Report: Probability of US recession in 2016 highest since 2011

With the stock market off to its worst start of the year in history, China's economy weakening, oil prices plummeting to levels not seen in a decade, and retail sales tanking to levels not seen since the last recession in 2009, some analysts are predicting a recession in the United States by the end of the year.

That probability, as measured by the CNBC Fed Survey, is at its highest level since 2011.

But at 28%, it shows that most experts do not expect a recession this year.

CNBC:

One fairly reliable recession indicator, the spread between the 2-year and 10-year bonds has weakened just about to its lowest level since the last recession. But it tends to signal recession at zero... So at 118 basis points, it's softer, but not soft enough to signal recession.

The trouble is that, while there is weakness, it is not sufficient so far to bring the U.S. economy down.

Manufacturing looks to be contracting. Corporate profits are said to be in recession. And exports are weak. But the consumer is strong as is job growth and the service sector.

Several Wall Street economists have been thinking hard about this and mostly come to the conclusion that a recession in not in the offing.

RDQ Economics said "think there is too much pessimism about the U.S. economy and recession fears are overblown. However, we see little on the economic data calendar that will challenge this pessimism in the next few weeks."

Nomura also said that a recession in the U.S. is unlikely, "But two structural changes raise the probability of a recession: lower potential growth and a low equilibrium real rate of interest."

The National Association of Counties issued a report recently that showed that only 93 counties had recovered completely from the 2008 recession.  Everyone outside Washington, D.C. – which is booming – knows how weak the economy is.  The recovery from the Big Recession is not uneven.  It is nonexistent and has been since recovery was declared in 2012. 

The political ramifications of a recession would be disasterous for Hillary Clinton or Bernie Sanders, both of whom have embraced President Obama's economic policies.  No doubt President Obama will do everything in his power to hide any bad economic news during the fall campaign.  But unlike some other issues, the economy is very personal to most people.  "Am I better off this year than I was last year?" is an easy question for most people to answer.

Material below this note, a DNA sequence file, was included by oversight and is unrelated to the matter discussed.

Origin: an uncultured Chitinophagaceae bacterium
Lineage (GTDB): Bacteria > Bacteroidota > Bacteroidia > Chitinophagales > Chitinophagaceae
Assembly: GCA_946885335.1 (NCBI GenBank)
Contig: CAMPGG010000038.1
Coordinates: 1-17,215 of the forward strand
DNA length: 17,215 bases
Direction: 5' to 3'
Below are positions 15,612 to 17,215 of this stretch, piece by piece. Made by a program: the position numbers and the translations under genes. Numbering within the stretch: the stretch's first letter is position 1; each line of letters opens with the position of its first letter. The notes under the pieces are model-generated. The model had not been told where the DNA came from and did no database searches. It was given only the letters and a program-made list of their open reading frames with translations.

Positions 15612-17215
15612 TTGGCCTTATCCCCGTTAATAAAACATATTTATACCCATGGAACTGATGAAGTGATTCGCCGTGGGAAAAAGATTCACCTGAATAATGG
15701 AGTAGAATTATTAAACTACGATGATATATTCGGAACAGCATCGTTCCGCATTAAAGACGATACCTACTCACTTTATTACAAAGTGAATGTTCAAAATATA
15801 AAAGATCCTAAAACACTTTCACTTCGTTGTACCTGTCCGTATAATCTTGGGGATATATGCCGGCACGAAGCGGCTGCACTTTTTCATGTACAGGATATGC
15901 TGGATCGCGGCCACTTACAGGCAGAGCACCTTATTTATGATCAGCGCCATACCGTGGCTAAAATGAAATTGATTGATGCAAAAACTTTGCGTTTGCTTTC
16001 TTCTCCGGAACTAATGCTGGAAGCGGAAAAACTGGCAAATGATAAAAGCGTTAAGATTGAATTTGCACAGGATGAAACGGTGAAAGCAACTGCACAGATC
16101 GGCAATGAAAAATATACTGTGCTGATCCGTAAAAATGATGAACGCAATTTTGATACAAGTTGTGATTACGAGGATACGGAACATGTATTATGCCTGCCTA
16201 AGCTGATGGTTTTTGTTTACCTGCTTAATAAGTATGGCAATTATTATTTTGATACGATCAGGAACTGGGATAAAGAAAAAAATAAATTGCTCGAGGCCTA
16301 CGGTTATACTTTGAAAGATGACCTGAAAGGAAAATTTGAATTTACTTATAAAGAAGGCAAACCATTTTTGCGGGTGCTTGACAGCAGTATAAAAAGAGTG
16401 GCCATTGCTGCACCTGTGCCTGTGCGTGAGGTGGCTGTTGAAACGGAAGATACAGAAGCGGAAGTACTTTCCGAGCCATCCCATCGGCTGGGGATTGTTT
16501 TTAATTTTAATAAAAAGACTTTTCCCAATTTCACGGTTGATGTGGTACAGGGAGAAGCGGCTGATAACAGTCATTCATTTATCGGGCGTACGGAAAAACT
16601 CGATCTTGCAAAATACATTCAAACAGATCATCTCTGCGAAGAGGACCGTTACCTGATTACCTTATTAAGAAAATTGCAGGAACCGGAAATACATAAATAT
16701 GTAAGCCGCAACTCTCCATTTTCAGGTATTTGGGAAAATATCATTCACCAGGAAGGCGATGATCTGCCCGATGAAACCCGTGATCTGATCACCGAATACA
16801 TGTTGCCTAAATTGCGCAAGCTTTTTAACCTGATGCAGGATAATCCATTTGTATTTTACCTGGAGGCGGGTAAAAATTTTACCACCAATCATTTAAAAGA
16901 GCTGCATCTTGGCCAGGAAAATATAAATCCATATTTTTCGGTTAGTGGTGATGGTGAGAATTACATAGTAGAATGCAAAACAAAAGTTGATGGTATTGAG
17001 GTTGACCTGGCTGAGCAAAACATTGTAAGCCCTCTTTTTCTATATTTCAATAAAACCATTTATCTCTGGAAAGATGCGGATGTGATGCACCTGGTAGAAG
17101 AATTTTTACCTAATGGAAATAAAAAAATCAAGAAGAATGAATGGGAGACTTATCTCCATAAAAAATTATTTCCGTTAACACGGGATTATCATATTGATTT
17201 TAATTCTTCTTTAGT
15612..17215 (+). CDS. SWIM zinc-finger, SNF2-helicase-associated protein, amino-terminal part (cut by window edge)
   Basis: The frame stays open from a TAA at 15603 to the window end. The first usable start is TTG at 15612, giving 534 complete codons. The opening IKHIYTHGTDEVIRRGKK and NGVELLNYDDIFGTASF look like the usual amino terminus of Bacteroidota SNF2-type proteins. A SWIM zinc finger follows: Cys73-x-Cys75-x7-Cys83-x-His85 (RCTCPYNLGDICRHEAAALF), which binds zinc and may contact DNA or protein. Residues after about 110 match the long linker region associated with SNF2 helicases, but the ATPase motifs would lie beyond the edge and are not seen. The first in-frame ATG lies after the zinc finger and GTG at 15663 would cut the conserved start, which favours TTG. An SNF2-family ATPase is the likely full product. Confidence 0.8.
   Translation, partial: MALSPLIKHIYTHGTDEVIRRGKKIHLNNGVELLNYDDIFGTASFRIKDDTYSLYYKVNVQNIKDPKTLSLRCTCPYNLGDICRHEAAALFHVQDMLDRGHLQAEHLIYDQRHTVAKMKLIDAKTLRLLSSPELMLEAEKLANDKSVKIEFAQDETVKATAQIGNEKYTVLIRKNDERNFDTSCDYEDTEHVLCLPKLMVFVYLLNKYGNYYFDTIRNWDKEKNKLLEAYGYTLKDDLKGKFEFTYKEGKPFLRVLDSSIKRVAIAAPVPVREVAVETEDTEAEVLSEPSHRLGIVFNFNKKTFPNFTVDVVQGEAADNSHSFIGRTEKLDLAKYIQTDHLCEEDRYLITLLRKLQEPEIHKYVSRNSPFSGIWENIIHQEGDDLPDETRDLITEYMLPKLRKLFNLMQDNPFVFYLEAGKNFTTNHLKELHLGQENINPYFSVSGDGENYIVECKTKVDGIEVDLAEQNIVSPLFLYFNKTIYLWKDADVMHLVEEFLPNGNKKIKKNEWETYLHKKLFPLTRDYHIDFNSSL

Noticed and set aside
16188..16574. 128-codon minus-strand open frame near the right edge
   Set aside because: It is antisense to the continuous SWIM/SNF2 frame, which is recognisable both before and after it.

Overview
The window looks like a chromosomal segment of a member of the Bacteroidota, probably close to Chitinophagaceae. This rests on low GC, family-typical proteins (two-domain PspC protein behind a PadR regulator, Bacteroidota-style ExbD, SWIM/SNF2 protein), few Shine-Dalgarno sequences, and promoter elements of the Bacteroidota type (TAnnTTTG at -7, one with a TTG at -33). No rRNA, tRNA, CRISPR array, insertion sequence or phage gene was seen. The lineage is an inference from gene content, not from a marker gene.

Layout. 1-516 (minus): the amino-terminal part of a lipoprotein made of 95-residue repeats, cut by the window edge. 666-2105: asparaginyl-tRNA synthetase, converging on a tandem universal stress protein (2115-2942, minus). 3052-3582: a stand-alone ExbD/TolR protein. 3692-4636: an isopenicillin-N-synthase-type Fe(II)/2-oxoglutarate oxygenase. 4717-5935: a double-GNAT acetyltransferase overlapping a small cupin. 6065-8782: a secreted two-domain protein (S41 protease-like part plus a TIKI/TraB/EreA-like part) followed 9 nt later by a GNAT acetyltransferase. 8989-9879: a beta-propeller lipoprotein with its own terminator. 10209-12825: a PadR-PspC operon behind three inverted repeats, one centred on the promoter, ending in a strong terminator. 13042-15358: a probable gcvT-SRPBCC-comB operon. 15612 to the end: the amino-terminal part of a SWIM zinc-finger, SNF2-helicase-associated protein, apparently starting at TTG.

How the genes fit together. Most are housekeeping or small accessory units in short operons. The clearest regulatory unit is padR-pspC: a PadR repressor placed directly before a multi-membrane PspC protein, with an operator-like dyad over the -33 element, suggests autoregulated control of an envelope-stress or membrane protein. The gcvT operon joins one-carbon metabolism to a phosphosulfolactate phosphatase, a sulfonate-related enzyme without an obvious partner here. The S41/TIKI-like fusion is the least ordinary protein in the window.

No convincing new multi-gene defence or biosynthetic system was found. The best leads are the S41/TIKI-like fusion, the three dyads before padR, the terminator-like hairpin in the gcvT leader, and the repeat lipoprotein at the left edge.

For Democrats, the election will hinge on how the voter responds.

With the stock market off to its worst start of the year in history, China's economy weakening, oil prices plummeting to levels not seen in a decade, and retail sales tanking to levels not seen since the last recession in 2009, some analysts are predicting a recession in the United States by the end of the year.

That probability, as measured by the CNBC Fed Survey, is at its highest level since 2011.

But at 28%, it shows that most experts do not expect a recession this year.

CNBC:

One fairly reliable recession indicator, the spread between the 2-year and 10-year bonds has weakened just about to its lowest level since the last recession. But it tends to signal recession at zero... So at 118 basis points, it's softer, but not soft enough to signal recession.

The trouble is that, while there is weakness, it is not sufficient so far to bring the U.S. economy down.

Manufacturing looks to be contracting. Corporate profits are said to be in recession. And exports are weak. But the consumer is strong as is job growth and the service sector.

Several Wall Street economists have been thinking hard about this and mostly come to the conclusion that a recession in not in the offing.

RDQ Economics said "think there is too much pessimism about the U.S. economy and recession fears are overblown. However, we see little on the economic data calendar that will challenge this pessimism in the next few weeks."

Nomura also said that a recession in the U.S. is unlikely, "But two structural changes raise the probability of a recession: lower potential growth and a low equilibrium real rate of interest."

The National Association of Counties issued a report recently that showed that only 93 counties had recovered completely from the 2008 recession.  Everyone outside Washington, D.C. – which is booming – knows how weak the economy is.  The recovery from the Big Recession is not uneven.  It is nonexistent and has been since recovery was declared in 2012. 

The political ramifications of a recession would be disasterous for Hillary Clinton or Bernie Sanders, both of whom have embraced President Obama's economic policies.  No doubt President Obama will do everything in his power to hide any bad economic news during the fall campaign.  But unlike some other issues, the economy is very personal to most people.  "Am I better off this year than I was last year?" is an easy question for most people to answer.

For Democrats, the election will hinge on how the voter responds.